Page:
Transmission Electron Microscopy (TEM) utilises a high energised electron beam to penetrate through an ultrathin specimen which is mostly less than 100 nm. Electron signals are collected from the interaction between the incident beam and the sample. However, compared to SEM, it collects the transmitted electrons to form an image. Due to this nature, the image resolution is generally higher than SEM imaging.
TEM is useful for analysis of a range of samples, including (but not limited to) fly brains, micro-plankton, nerve cells etc. If you're interested in seeing how PEMC have used the TEM in research, take a look at our research case study on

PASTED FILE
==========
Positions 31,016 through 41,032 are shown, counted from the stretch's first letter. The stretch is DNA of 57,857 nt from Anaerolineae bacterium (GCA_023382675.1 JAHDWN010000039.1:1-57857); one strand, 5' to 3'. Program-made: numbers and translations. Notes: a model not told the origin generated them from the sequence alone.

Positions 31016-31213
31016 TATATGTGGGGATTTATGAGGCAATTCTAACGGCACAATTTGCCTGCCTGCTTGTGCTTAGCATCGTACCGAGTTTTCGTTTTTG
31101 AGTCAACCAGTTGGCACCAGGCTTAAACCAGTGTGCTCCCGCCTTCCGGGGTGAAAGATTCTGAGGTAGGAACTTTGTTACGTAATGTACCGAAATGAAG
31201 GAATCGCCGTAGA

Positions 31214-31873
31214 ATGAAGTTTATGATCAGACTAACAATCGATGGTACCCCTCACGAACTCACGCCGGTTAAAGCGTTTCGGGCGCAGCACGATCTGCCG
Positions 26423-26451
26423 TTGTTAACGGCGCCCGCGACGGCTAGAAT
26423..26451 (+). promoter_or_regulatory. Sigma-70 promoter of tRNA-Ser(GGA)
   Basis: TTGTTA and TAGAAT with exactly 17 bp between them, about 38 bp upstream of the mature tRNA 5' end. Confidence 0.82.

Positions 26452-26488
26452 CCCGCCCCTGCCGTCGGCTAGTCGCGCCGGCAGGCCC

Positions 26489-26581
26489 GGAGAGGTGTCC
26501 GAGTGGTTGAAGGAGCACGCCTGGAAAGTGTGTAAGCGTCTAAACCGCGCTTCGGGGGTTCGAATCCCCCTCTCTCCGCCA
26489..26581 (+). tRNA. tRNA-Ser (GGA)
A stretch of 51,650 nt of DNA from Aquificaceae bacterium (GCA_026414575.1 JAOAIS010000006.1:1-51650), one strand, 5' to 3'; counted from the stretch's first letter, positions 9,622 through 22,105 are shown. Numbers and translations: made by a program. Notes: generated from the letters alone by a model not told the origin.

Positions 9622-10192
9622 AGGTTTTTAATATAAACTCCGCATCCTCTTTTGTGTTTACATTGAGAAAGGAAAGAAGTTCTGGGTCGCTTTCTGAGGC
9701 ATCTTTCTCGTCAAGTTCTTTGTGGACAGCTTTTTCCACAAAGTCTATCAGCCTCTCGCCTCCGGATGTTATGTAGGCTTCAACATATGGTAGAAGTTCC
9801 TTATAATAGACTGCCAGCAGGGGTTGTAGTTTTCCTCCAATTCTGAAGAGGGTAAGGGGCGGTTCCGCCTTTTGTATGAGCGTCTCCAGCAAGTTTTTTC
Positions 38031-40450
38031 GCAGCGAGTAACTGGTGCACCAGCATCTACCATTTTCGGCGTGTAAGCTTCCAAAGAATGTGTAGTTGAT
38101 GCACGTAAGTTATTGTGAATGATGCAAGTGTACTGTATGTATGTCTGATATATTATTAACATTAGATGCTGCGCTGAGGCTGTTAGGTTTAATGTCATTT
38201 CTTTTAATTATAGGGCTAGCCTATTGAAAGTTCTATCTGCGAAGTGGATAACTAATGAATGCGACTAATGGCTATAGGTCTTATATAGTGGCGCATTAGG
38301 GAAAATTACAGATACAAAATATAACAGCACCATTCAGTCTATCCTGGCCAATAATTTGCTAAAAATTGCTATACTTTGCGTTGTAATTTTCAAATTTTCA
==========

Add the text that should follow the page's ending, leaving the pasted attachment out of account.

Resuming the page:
the formation and secretion of heterococcoliths by Coccolithus Pelagicus.
At PEMC, we are able to prepare these ultrathin samples suitable for Transmission Electron Microscopy in house using our suite of biological sample preparation equipment. To prepare these samples, they are first fixed, before being dehydrated to remove any water from within the samples. These are then placed in resin which is polymerised by baking overnight to produce hard resin blocks.
The samples are then cut down and sliced into thin sections using our microtomes (Leica EM UC 7 Ultramicrotome or Reichert-Jung Ultracut E) until an area of interest is found, before being placed on a copper grid and ready for analysis.